Specialising in the human experience of Living with prostate cancer – warts and all

Party politics and Wangaratta Council

with 2 comments

31 Oct 08

Party politics & Council elections



Until now, Rural City of Wangaratta councillors have shown no overtly political allegencies.  However, we know that candidates Keiren Chambers and Rozi Parisotto have previously aspired to National Party election at the state level and a third candidate, Lauren O’Neil, is a leading figure in the ALP.

Two more candidates, Doug McPhie and Bernard Young claim there is ‘no room for party politics’ (P9) playing a part around the council table.  Bernard Young says,”The existence of voting blocks in the council at Wangaratta could see the splitting of council on a regular basis, returning us to the days of council pre November 2005 elections”.  He goes on to say, “The community made their view known at that election when they voted in three unaligned councillors”.

That is an invalid argument as the VEC had changed the voting system AND abolished wards for the 2005 elections.  The outcome was as accidental as it is possible to get.  Of course, the tranparency of postal voting leaves much to be desired as the counting is done in-house and I believe without outside scrutineers.  (I may be wrong there but I am sure someone will tell me if I am)

So, we got three unaligned councillors and what has been the result?  We have put up with a council of “rubber stampers” who together with the pre-existing ‘block’ have not been able to originate one agenda item in council for the three years.  Every item on every meeting agenda throughout their term originated in the bureaucracy and has allowed the ‘system’ to work the way a dedicated CEO would want.

But, of course, that’s what an effective CEO needs and Doug Sharp, having successfully recommended his term be extended by two years, the week before council went into caretaker mode, will be looking for a continuation of ‘business as usual’ and political alignment might not have brought the same result.

If the current council were not ‘rubber stamps’ one would imagine they would have rejected the proposal to extend the CEO’s appointment and allowed the newly elected council the freedom to make that decision.

One can even imagine an overzealous CEO being tempted to manipulate the postal vote to ensure s/he had the most co-operative set of councilors to work with.  You know the old saying, “You scratch my back … “.  God help us if that ever happened in our council.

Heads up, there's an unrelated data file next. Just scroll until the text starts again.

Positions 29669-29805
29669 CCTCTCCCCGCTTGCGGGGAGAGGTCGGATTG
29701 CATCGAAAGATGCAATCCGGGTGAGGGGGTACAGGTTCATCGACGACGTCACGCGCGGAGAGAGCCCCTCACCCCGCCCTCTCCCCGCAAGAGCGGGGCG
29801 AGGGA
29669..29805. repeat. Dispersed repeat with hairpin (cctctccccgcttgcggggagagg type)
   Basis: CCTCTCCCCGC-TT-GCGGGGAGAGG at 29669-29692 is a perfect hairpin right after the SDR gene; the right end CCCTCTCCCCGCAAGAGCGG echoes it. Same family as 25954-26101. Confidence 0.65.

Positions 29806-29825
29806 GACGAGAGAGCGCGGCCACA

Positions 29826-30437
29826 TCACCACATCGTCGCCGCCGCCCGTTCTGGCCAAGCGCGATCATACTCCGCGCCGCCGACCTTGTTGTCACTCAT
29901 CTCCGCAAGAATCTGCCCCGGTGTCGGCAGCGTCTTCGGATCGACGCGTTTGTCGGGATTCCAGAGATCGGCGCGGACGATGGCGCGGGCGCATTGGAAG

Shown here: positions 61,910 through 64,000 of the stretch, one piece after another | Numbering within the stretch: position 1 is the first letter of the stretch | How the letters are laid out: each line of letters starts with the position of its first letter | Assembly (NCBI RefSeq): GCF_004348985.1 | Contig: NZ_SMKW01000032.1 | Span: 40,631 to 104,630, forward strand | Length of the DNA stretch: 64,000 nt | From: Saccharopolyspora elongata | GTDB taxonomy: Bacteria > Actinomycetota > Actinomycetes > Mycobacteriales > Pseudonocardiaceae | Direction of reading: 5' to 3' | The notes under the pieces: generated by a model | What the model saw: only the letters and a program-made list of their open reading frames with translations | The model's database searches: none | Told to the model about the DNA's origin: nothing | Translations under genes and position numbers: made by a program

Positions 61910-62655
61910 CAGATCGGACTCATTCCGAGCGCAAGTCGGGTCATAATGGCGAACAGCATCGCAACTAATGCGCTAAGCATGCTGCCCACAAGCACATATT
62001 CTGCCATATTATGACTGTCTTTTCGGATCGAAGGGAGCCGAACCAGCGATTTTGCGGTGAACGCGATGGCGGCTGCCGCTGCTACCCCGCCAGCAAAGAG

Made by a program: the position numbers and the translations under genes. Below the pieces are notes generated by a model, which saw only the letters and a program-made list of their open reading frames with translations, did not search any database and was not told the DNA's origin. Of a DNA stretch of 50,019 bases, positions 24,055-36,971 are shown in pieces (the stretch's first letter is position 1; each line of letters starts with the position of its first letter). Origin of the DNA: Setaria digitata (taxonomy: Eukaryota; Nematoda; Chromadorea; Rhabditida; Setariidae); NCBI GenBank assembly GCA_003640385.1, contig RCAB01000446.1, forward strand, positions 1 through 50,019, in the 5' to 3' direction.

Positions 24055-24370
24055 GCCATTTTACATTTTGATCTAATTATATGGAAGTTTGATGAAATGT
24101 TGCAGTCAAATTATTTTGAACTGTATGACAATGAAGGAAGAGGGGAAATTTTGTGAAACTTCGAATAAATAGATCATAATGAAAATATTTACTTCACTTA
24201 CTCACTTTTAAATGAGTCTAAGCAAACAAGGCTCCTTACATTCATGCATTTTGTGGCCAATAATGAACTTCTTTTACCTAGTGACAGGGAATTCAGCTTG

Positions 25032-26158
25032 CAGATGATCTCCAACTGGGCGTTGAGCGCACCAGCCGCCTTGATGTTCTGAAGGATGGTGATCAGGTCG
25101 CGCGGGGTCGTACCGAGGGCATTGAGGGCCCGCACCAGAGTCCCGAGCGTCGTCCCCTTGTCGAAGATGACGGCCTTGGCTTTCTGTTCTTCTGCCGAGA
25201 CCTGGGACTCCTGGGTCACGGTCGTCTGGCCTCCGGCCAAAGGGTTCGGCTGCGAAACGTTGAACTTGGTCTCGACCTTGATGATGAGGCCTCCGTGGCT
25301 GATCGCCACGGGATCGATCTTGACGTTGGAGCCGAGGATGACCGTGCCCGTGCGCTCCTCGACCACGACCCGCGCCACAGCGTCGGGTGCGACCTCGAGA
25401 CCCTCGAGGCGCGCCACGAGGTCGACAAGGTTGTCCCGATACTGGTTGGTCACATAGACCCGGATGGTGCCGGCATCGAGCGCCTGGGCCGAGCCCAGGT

Of course, in the last council, we had the drama of an ‘independant’ Justin Sholz unsuccessfully trying to stand up against that ‘block’.  After being publicly gagged by the Mayor, Don Joyce, he succumbed to the system and resigned half way through the term to be replaced by Ron Webb who is standing again.

On Page 3 of the Chronicle, we find that the newspaper’s web poll showed 64% of voters were not against the concept of party politics on council putting candidates Young and McPhie at odds with public opinion.

The existing ‘block’ of Crs Roberto Paino,  Neville Wright, Roanals Webb and Young would be enough to maintain the status quo if they are all re-elected.  However, if Crs Parisotto and Wright together with  ex-councillors nthony Griffith and Keiren Chambers are elected, the balance of power could swing against the ‘block’.  Throw in a bit of party politics with Lauren O’Neil, Parisotto and Chambers and we could expect some conflict whilst the unknown quantities in Doug McPhie, Amanda Campbell, Lisa McInerny and Ron Aldridge and it would keep most CEOs out of any comfort zone they might have envisaged.

There is enough variety of background amongst the candidates to bring a fresh new start to the Rural City of Wangaratta and let us hope that together with the party politics they bring with them, we get past the traditional ‘block’ mentality that supports the bureauracracy too much without question.


Written by Greg Naylor

1 November 2008 at 12:30 am

Posted in Uncategorized

2 Responses

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  1. Surprise surprise, people who take an interest in politics, often have associations with political parties! There was an interesting article about just this issue in the most recent issue of the Victorian Greens newsletter.

    Often we in the Greens cop a bit of flack for publicly acknowledging our political persuasion, but all too often it’s an exercise in hypocrisy. A Greens candidate in one of the current council elections was at a public forum where someone got up and asked each candidate to declare all past or present political affiliations. Some candidates initially refused to answer, but the questioner persisted, and it turned out that many of the most strident opponents of “party politics” were past or present members of conservative political parties.

    As an acknowledged Greens candidate in the Wodonga Council elections, I have been trying to make the point that as someone campaigning for office it’s only appropriate that I publicly acknowledge my party membership. It’s about honesty.


    2 November 2008 at 10:19 am

  2. I like the ‘message’ that’s sandwiched in the middle of your post, Greg.


    3 November 2008 at 1:58 am

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